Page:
Check with the place you bought the car from about a warranty. All the reputable new and used-car dealers in my city usually give a 30 day 50 / 50 warranty where you pay half the bill and they cover the other half. Problems like these pop up all the time and it is just bad luck that you bought the car right before that problem was about to occur. The dealer has know way of knowing that, but they offer the warranty to take the sting out of unexpected things like this. We do have one well-known crook who owns multiple new-car dealerships. He has figured out all kinds of ways to rip customers off. In this case he would give you an estimate for $4800.00, but he would start the conversation with, "good news, ... We're going to pay for half of the repair. All you'll have to pay is $2400.00".
$2400.00 is a pretty good price for a rebuilt transmission, but I'm still not convinced it needs to be replaced, at least right now. When the dealer covers half the bill, they aren't really shelling out any money. In this case their actual cost would be around $1200.00 or maybe a little more. Basically the parts get paid for and the mechanic gets his wages out of the $1200.00 you would pay. The dealer doesn't make any profit. He loses the profit he could have earned from his mechanic working on another customer's car. Also, he still has the huge number of bills to cover related to keeping the doors open for business. When all of that is factored in, the business is losing money but they do that to try to help you out in gratitude for buying the car from them. This is also what some of the profit goes to cover from all the other cars they've been working on.
I think I would visit a transmission specialty shop for a second opinion first. Tell them you already had it checked but you value their opinion more. That shows you consider them to be your advocate, not your adversary. By nature, some people will go out of their way to make a competitor look over-priced or incompetent, so don't volunteer where it was checked unless they ask. Most competitors are still friends with each other and they try to help their friends whenever possible. Some of them might agree with the previous diagnosis without really looking deeper, just to make the other shop look good. Neither of those scenarios are uncommon or fraudulent, but knowing who looked at your car previously can sway the second mechanic's opinion or affect his comments. You want an impartial and honest opinion. You can even say, "I'll tell you who looked at it already after you give me your unbiased opinion. That removes any bias and prevents them from incorrectly agreeing with a shop they like or incorrectly cutting down a competitor they don't like.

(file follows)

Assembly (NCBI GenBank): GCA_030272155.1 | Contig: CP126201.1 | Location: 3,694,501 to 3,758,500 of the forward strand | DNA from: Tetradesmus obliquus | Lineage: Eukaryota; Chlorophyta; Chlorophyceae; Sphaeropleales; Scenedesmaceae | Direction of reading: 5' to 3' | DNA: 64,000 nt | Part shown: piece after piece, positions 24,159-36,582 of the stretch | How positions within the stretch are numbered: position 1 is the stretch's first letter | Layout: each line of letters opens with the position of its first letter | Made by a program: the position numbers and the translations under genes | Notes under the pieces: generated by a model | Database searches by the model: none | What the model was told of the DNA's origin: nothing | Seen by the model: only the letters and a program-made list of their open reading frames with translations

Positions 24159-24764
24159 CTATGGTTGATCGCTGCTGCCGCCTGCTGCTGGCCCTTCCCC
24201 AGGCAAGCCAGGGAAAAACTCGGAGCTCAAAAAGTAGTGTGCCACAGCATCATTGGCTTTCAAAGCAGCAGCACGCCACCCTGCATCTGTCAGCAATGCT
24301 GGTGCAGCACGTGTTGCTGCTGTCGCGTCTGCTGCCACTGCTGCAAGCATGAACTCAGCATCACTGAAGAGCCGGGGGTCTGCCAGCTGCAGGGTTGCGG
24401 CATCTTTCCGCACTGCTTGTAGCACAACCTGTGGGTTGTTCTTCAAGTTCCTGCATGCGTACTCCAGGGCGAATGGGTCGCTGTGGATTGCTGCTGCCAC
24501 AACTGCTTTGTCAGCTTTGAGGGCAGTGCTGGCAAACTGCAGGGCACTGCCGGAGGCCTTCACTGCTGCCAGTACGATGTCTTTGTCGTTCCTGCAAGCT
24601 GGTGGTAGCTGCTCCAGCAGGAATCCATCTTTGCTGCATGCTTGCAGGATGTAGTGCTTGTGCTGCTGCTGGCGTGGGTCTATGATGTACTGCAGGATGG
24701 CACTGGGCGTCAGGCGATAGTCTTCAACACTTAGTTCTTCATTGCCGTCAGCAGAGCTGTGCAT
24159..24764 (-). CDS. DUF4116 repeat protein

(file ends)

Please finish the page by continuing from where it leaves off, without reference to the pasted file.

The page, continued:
Also be aware transmission shops are in the business of rebuilding transmissions, so that's what they're going to lean towards. There could be a case where they might know all yours needs is a new filter, but based on other tests they know another failure is going to occur in about two years. They can hope you come back in two years instead of going to some other shop, or they can take care of the current and future problems right now by selling you the rebuild. They could also be inclined to just sell you the filter and fluid change, as long as they're fairly confident that will solve the problem, because they know you will remember how much money they saved you and you'll come back in the future. That's how good business people build a strong customer base and look to the future. That's exactly the opposite of how General Motors approaches their business practices.
One last comment about computer-controlled transmissions, which it appears you have since it produced a diagnostic fault code. Chrysler introduced that design for 1989 models, then everyone else copied it years later. With their system, the mechanic can read a set of four numbers on the scanner called the "clutch volume index", (CVI). Those show the number of ccs of fluid it takes to apply each of the four clutch packs. As the clutch plates wear down, it takes more fluid to fill in behind them when applying the pressure. The computer tracks that volume and keeps updating the shift schedules to maintain that nice solid, crisp shift it had when it was new. An experienced transmission mechanic can tell by those numbers how much wear has taken place. They can't tell you how many miles or years are left because everyone drives differently, but they can tell you the approximate percentage of life that is left in the most worn clutch pack. If those numbers are low yet, that says clutch plate wear is not the cause of the engine runaway and a filter and fluid change may be all that's needed. If the numbers are high, replacing just the filter may solve the problem for a little while but it's not a good value if it will still need to be rebuilt soon. Mechanics are typically concerned with what's best for you and your car long-term, not just solving the immediate problem.
Tuesday, October 1st, 2013 AT 7:21 PM